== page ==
Jitish Kallat: Circa is Kallats first solo exhibition in an Australian museum. Following the reflective nature of his recent projects, this exhibition is conceived as an evolving narrative; an experiment of multiple interventions across several spaces within the Ian Potter Museum of Art
. During the course of six months from October 2012 to April 2013, some works will appear for a few days, while others remain on display until the end of the exhibition. Still others await conception when the departure of interventions makes space for them as part of an evolving entry and exit of ideas. Chance, contingency and contagion each play a key role in the development of this shape-shifting project. One utterance infects another so that procreating possibilities give rise to a tentative, evolving, dispersed and inconclusive oration in several parts of the museum.
Kallats works are set in playful and poetic conversation with the Ian Potter Museum of Arts atypical architecture and the broad time-scale of the exhibition program, which simultaneously presents art from the Neolithic period to the present day. With the concept of time at the heart of the project, Kallats interventions include a 120-part sculpture titled Circa, which evokes bamboo scaffolding; two interventions using mirrors titled, Footnote (mirror 1) andFootnote (mirror 2); drawings on the glass of museum vitrines; a video projection on the Potters facade; and sound and inscriptions of found text on the walls of the gallery. Kallats interventions in the Classics and Archaeology Gallery are installed in relation to a display of ancient Indian carved stone sculptures and colonial-era maps from the University of Melbourne as well as private collections.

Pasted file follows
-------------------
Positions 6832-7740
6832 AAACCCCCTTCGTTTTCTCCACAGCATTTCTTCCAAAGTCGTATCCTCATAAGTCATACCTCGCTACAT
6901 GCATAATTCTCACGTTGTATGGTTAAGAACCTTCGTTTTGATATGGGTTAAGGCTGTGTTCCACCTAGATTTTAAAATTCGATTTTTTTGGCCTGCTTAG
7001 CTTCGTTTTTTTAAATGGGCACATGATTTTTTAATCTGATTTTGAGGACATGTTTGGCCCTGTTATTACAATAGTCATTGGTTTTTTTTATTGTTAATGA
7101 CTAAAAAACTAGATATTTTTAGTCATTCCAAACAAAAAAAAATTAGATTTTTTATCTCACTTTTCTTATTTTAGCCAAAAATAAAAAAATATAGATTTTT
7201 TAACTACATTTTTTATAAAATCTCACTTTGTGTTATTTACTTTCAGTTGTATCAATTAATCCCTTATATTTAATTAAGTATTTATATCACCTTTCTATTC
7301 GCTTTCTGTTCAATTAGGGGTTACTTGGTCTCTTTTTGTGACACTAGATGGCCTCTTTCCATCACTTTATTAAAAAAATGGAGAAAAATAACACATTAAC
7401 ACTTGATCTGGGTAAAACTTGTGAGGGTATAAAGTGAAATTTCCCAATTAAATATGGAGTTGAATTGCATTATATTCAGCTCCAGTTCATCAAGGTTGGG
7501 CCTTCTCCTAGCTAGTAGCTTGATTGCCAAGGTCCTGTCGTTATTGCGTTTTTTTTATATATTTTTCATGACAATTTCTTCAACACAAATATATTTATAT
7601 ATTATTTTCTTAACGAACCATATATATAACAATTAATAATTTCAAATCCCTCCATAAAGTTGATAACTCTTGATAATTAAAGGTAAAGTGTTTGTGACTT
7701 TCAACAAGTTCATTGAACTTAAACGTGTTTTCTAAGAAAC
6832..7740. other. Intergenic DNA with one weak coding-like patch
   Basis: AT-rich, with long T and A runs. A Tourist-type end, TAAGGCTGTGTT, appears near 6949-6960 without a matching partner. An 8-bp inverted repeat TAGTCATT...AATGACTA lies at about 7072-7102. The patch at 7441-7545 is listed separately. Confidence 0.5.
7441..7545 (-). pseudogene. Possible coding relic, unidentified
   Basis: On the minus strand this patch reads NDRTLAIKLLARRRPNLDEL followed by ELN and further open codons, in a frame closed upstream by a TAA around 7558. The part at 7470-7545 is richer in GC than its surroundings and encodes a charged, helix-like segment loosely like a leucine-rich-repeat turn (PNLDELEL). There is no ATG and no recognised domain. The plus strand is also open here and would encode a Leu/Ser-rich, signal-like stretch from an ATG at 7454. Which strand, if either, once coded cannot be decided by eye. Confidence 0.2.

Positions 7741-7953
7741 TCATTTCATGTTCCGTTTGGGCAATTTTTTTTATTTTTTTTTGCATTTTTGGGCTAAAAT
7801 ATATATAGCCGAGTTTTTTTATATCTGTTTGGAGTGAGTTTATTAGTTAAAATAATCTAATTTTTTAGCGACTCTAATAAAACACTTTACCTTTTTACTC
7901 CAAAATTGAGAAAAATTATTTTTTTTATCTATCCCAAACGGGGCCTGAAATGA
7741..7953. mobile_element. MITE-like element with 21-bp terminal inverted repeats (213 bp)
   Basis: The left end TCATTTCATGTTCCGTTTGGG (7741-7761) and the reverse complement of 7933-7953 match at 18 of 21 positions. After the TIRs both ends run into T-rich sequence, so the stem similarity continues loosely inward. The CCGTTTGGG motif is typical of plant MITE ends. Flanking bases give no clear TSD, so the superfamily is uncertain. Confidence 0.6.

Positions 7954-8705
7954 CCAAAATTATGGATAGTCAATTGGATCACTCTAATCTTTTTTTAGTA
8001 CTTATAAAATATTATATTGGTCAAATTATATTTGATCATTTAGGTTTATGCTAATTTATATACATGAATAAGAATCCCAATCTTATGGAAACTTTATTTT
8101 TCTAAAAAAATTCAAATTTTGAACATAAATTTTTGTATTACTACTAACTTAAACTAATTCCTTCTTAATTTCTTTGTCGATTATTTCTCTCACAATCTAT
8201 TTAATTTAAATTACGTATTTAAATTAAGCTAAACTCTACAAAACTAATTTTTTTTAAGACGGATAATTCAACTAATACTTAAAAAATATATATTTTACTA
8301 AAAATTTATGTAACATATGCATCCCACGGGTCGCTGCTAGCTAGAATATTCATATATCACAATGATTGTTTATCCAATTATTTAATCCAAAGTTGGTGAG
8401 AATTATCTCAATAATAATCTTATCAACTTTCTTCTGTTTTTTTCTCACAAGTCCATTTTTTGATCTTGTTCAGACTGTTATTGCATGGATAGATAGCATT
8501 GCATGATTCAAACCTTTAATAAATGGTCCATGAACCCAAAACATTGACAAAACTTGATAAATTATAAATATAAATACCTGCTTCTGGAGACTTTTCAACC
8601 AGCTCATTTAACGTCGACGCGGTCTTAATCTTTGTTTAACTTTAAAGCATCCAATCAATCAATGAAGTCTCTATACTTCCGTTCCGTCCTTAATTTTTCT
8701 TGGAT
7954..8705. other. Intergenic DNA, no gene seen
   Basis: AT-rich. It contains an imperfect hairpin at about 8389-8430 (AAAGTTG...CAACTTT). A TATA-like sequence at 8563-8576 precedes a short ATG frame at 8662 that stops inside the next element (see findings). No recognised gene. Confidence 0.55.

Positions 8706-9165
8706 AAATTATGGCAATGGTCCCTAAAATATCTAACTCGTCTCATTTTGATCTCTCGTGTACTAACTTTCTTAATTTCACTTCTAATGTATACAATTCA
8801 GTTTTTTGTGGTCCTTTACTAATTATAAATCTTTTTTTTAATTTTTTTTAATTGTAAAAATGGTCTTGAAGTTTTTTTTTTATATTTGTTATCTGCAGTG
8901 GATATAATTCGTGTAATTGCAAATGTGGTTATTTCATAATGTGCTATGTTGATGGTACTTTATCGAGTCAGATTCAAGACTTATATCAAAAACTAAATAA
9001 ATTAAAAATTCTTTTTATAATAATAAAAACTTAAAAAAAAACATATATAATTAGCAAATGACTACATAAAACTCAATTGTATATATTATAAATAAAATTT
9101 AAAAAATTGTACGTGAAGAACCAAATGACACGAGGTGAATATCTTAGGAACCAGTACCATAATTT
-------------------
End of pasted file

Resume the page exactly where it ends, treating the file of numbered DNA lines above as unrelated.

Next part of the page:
Jitish Kallats work has been exhibited at Australian museums and institutions including the Art Gallery of New South Wales (Sydney), the Queensland Art Gallery/Gallery of Modern Art (Brisbane), and Gallery 4A (Sydney). In Australia, Kallat has held two solo exhibitions at Gallery Barry Keldoulis (Sydney, 2006); and at Sherman Contemporary Art Foundation (Sydney, 2009).
Born in 1974, the internationally acclaimed artist Jitish Kallat lives and works in Mumbai, India. On 11 September 2010, Kallat presented his landmark solo exhibition, Public notice 3, at the Art Institute of Chicago. The exhibition was the first major presentation of Kallats work in America. His site-specific work brought together two events: the terrorist attacks on the World Trade Center and Pentagon, and the First World Parliament of Religions which took place on 11 September 1893 in the Art Institute of Chicago building. The First World Parliament of Religions included a speech by Swami Vivekananda, which promoted religious tolerance and influenced a deeper understanding of Hinduism in America.
In 2011, Kallat presented Fieldnotes: tomorrow was here yesterday, an important project that explored the history and architecture of the Dr Bhau Daji Lad Museum in Mumbai, one of the oldest museums in India. Fieldnotes was curated by Dr Tasneem Mehta.